"A superb book.…Mearsheimer has made a significant contribution to our understanding of the behavior of great powers."—Barry R. Posen, The National Interest The updated edition of this classic treatise on the behavior of great powers takes a penetrating look at the question likely to dominate international relations in the twenty-first century: Can China rise peacefully? In clear, eloquent prose, John Mearsheimer explains why the answer is no: a rising China will seek to dominate Asia, while the United States, determined to remain the world's sole regional hegemon, will go to great lengths to prevent that from happening. The tragedy of great power politics is inescapable.

The Signal and the Noise

Author: Nate Silver
Publisher: Penguin
ISBN: 9780143125082
Release Date: 2015
Genre: Business & Economics

The founder of FiveThirtyEight.com challenges myths about predictions in subjects ranging from the financial market and weather to sports and politics, profiling the world of prediction to explain how readers can distinguish true signals from hype, in a report that also reveals the sources and societal costs of wrongful predictions.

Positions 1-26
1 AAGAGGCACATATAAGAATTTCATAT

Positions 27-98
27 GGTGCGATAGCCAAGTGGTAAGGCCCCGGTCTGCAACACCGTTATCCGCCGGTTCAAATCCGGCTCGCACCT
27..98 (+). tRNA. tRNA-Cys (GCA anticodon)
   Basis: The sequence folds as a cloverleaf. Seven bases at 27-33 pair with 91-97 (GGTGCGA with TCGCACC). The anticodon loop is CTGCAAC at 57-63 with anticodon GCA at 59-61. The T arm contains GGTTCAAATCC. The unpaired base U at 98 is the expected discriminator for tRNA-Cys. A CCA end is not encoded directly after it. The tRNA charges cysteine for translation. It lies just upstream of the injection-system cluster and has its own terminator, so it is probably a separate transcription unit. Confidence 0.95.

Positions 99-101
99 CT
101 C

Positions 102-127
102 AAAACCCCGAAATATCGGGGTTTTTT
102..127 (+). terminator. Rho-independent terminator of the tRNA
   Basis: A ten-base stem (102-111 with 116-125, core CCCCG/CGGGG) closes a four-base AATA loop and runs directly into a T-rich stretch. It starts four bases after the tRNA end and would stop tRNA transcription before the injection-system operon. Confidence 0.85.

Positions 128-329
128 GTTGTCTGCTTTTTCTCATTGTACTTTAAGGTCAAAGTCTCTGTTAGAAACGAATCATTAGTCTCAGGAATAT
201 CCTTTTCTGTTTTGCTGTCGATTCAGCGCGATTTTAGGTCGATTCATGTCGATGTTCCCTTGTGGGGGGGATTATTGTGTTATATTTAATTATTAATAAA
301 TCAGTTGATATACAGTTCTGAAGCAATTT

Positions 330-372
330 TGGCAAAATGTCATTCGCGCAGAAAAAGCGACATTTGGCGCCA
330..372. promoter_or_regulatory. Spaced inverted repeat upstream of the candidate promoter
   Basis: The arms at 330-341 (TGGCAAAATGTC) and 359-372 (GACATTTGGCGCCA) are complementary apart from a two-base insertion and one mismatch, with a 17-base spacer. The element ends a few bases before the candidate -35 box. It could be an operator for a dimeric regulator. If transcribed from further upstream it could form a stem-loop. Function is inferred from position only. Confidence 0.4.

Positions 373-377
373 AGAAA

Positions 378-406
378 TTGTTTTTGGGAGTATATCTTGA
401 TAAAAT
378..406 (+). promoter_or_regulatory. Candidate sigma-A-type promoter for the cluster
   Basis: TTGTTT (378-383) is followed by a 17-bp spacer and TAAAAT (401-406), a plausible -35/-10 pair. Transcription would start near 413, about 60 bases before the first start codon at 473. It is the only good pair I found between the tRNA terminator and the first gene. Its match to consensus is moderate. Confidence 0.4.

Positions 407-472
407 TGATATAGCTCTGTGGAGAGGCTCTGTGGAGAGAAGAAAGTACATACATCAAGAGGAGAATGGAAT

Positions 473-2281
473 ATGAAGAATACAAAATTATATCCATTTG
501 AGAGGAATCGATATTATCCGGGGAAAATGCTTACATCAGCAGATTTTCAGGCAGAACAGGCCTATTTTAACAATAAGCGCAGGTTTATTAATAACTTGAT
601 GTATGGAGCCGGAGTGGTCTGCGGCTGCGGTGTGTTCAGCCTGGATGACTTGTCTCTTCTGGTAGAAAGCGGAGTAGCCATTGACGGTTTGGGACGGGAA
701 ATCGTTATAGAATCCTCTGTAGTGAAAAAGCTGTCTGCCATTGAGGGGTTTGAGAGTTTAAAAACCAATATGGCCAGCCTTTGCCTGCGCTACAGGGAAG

Machine Dreams

Author: Philip Mirowski
Publisher: Cambridge University Press
ISBN: 0521775264
Release Date: 2002
Genre: Business & Economics

This was the first cross-over book into the history of science written by an historian of economics. It shows how 'history of technology' can be integrated with the history of economic ideas. The analysis combines Cold War history with the history of postwar economics in America and later elsewhere, revealing that the Pax Americana had much to do with abstruse and formal doctrines such as linear programming and game theory. It links the literature on 'cyborg' to economics, an element missing in literature to date. The treatment further calls into question the idea that economics has been immune to postmodern currents, arguing that neoclassical economics has participated in the deconstruction of the integral 'self'. Finally, it argues for an alliance of computational and institutional themes, and challenges the widespread impression that there is nothing else besides American neoclassical economic theory left standing after the demise of Marxism.

The Martians of Science

Author: István Hargittai
Publisher: Oxford University Press
ISBN: 9780195365566
Release Date: 2008
Genre: Biography & Autobiography